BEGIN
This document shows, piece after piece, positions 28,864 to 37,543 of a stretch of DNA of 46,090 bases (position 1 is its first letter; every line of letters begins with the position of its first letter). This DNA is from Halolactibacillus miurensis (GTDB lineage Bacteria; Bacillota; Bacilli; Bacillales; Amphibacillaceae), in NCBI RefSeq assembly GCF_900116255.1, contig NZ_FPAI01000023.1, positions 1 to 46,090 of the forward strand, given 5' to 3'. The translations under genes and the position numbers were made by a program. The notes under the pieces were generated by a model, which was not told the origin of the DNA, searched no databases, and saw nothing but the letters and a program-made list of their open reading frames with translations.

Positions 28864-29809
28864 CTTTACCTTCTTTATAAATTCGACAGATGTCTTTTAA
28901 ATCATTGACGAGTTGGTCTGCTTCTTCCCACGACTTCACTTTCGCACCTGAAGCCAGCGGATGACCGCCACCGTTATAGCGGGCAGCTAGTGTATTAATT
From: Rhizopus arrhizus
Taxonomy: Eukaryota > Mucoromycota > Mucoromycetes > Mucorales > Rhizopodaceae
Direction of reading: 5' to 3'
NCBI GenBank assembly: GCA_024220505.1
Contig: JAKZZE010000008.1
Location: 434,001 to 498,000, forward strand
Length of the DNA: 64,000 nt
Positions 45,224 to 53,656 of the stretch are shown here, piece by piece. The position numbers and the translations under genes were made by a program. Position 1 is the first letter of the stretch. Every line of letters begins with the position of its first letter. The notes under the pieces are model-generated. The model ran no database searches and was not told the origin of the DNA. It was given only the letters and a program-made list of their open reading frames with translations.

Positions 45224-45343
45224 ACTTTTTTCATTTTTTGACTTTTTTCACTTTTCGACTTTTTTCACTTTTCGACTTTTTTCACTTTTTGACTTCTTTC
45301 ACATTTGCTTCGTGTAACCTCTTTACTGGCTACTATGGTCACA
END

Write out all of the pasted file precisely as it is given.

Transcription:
This document shows, piece after piece, positions 28,864 to 37,543 of a stretch of DNA of 46,090 bases (position 1 is its first letter; every line of letters begins with the position of its first letter). This DNA is from Halolactibacillus miurensis (GTDB lineage Bacteria; Bacillota; Bacilli; Bacillales; Amphibacillaceae), in NCBI RefSeq assembly GCF_900116255.1, contig NZ_FPAI01000023.1, positions 1 to 46,090 of the forward strand, given 5' to 3'. The translations under genes and the position numbers were made by a program. The notes under the pieces were generated by a model, which was not told the origin of the DNA, searched no databases, and saw nothing but the letters and a program-made list of their open reading frames with translations.

Positions 28864-29809
28864 CTTTACCTTCTTTATAAATTCGACAGATGTCTTTTAA
28901 ATCATTGACGAGTTGGTCTGCTTCTTCCCACGACTTCACTTTCGCACCTGAAGCCAGCGGATGACCGCCACCGTTATAGCGGGCAGCTAGTGTATTAATT
From: Rhizopus arrhizus
Taxonomy: Eukaryota > Mucoromycota > Mucoromycetes > Mucorales > Rhizopodaceae
Direction of reading: 5' to 3'
NCBI GenBank assembly: GCA_024220505.1
Contig: JAKZZE010000008.1
Location: 434,001 to 498,000, forward strand
Length of the DNA: 64,000 nt
Positions 45,224 to 53,656 of the stretch are shown here, piece by piece. The position numbers and the translations under genes were made by a program. Position 1 is the first letter of the stretch. Every line of letters begins with the position of its first letter. The notes under the pieces are model-generated. The model ran no database searches and was not told the origin of the DNA. It was given only the letters and a program-made list of their open reading frames with translations.

Positions 45224-45343
45224 ACTTTTTTCATTTTTTGACTTTTTTCACTTTTCGACTTTTTTCACTTTTCGACTTTTTTCACTTTTTGACTTCTTTC
45301 ACATTTGCTTCGTGTAACCTCTTTACTGGCTACTATGGTCACA